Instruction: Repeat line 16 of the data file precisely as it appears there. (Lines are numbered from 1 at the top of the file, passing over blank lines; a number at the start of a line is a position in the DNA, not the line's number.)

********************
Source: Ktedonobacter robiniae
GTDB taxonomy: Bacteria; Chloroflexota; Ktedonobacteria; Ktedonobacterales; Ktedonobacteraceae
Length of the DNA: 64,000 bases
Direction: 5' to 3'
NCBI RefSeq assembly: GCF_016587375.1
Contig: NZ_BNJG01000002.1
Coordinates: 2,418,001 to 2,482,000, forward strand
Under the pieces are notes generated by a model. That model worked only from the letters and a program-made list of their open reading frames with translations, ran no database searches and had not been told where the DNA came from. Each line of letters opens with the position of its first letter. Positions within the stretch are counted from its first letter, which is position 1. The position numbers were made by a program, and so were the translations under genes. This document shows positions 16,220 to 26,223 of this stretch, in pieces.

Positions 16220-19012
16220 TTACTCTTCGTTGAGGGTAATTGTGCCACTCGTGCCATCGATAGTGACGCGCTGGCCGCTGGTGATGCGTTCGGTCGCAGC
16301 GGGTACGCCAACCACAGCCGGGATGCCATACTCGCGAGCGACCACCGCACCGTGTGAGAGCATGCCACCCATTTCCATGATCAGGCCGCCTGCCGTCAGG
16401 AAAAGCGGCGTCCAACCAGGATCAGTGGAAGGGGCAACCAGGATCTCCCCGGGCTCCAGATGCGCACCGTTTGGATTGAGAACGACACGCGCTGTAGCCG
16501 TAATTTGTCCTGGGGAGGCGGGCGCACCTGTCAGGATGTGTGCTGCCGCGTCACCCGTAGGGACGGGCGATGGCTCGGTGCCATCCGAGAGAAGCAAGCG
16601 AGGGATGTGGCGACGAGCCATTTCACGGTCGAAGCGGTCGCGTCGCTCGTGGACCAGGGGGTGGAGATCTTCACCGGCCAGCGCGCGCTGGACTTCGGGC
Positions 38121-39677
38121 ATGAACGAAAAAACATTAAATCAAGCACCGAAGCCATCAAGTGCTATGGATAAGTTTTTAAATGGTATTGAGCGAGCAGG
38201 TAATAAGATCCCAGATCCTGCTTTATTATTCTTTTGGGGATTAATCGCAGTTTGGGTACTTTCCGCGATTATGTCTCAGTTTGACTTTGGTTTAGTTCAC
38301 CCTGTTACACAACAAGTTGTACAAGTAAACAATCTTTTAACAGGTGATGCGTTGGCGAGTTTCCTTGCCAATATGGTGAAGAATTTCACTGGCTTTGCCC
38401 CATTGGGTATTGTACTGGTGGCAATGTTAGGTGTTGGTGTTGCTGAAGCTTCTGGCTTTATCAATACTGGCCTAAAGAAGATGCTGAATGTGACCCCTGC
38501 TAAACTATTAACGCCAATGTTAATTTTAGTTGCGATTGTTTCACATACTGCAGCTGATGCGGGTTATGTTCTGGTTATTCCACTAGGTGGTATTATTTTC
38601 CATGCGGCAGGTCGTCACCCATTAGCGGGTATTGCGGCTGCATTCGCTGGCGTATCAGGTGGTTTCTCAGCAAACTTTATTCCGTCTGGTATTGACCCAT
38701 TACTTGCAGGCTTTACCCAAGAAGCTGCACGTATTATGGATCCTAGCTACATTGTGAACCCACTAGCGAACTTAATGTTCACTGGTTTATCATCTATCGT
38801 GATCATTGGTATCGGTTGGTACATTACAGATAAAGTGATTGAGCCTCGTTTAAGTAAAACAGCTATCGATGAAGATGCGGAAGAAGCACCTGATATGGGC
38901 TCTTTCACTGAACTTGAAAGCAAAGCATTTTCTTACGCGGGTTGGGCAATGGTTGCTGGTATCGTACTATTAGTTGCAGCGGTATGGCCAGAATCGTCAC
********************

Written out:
38121 ATGAACGAAAAAACATTAAATCAAGCACCGAAGCCATCAAGTGCTATGGATAAGTTTTTAAATGGTATTGAGCGAGCAGG